Comedy is an odd beast. I remember writing an essay in my first year of an English degree comparing the uses of comedy in Chaucer’s ‘A Nun’s Priest’s Tale’ and Shakespeare’s A Winter’s Tale. I rambled on for 2000 words about humour being used to mock the evil, correct wrongs and bring about the happy ending the reader wants. I received a decent 2:1 mark for it, but got told off by my tutor for forgetting the most obvious, and important, function of comedy: to make people laugh.

Having said that, the bleakness of many contemporary sitcoms brings this into question. The bad are never humbled, the good rarely truly victorious, and happy endings seem to be lost in a pool of ambiguity. Of course, part of the problem is that no-one is ever really just good or evil – the slightest trace of humanity in a monster makes their fall a tragedy rather than a delight, and any tint of something impure in the good makes their triumph questionable. And besides, most everyday people don’t have massive triumphs or falls anyway. We are far too busy with the little details of life to start grand schemes. Hence why comedy is increasingly about bittersweet domesticity, the little things that make or break your day.

Getting On, which is a very apt title for the show. It concerns the idea of ‘getting on’ in both of its most obvious ways; it is both about the lacklustre care of the elderly (the first season was commissioned as part of a season of programmes on the growth of the ‘grey nation’) and about hospital staff trying to get on with their jobs despite increasing interference from an ever-growing list of external sources.

This third series has seen the cast move to a brighter ward, but facing yet more challenges. Hilary Loftus is no longer the overly pc matron, but a file of bureaucratic papers in human form, lecturing on energy waste and classifying rubbish as if such things could resolve tensions between warlords in Afghanistan. New matron Demaris meanwhile has absorbed every ‘blue sky’ phrase that has been cooked up over the 20 years, and utters them live gospel truths.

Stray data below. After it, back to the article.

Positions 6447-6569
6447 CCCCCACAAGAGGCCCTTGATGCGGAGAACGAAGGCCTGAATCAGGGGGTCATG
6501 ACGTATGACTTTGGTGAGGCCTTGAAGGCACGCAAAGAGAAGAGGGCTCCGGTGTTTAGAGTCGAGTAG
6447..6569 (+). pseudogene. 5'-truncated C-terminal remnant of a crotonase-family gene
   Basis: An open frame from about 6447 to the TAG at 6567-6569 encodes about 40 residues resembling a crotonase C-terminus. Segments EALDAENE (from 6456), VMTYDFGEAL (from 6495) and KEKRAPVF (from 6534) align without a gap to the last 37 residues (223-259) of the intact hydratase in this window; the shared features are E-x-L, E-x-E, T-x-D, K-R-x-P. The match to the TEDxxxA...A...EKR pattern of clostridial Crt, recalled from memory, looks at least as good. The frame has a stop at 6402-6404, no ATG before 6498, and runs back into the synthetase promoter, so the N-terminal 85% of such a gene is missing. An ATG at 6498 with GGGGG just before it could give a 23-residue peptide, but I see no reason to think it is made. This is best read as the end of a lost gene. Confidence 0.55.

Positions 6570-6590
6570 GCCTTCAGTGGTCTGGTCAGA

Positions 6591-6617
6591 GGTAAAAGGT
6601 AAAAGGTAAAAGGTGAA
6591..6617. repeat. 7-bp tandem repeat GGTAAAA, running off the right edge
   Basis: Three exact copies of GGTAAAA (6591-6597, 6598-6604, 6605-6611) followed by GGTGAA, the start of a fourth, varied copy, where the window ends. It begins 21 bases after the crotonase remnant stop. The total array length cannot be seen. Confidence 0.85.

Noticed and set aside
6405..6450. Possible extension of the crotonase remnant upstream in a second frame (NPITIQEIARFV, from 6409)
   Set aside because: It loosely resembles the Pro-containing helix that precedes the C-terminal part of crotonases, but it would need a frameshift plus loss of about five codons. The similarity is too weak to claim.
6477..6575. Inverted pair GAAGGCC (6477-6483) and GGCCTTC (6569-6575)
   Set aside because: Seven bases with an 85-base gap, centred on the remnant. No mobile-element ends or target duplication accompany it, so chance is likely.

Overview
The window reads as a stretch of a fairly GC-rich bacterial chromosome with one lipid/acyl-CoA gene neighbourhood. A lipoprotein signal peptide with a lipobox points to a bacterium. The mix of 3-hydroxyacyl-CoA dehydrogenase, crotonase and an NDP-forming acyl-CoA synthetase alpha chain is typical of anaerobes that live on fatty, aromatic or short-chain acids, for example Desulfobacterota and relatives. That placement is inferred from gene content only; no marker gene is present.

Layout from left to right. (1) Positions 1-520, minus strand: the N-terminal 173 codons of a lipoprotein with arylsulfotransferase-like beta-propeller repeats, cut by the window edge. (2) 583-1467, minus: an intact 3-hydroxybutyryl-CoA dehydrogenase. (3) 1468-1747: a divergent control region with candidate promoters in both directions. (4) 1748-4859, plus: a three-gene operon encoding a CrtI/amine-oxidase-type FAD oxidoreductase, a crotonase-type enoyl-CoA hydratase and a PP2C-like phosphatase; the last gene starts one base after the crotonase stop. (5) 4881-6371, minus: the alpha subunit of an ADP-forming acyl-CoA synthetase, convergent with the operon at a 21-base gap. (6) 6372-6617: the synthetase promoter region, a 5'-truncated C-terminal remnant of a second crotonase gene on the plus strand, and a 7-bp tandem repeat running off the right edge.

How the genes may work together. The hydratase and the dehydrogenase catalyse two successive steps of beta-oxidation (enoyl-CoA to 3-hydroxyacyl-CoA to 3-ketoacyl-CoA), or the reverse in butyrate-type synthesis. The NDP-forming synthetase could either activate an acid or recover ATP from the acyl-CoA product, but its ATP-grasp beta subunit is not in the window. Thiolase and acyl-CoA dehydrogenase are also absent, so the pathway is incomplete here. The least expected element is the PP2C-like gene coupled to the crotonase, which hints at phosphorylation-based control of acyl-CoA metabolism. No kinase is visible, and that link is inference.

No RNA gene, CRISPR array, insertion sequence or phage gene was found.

Then there are the things that really haven’t changed. Dr. Pippa Moore is as unaware of others around her as before. Her lack of empathy is startling to behold. But we also have a more balanced view of her – forced to fight a demeaning divorce to a man who has contributed nothing and wants to take half, with a solicitor who appears to know little divorce law. No wonder she buries herself in self-obsessions like her latest, slightly grotesque research project.

Sister Den Flixter has failed to change as well. Again self-obsession is the lead character trait, coupled with a tendency to laziness. However, her more astute observations of human life has led to some beautifully played show-downs between herself and Dr. Moore. Den’s pregnancy storyline has also led to some brilliant in-jokes about maternity rights, but the most touching moments have been her realisations she is about to be responsible for someone who isn’t herself.

At the centre of it all is Nurse Kim Wilde, who seems to be the only person who has realised she is being payed to care. Unfortunately, she is lost at sea in the paperwork, so her powers to change things are limited. Time and again she has been proven to know best, but cannot be heard for the rustling of forms. Her ambitions to become a doctor are doomed to fail – she has too much empathy for the patients and too little skill at brown-nosing those above her. She, nor any of the others, will be allowed to triumph. Instead, we much watch them fall a little bit more every week. Still, at least we are laughing, right?

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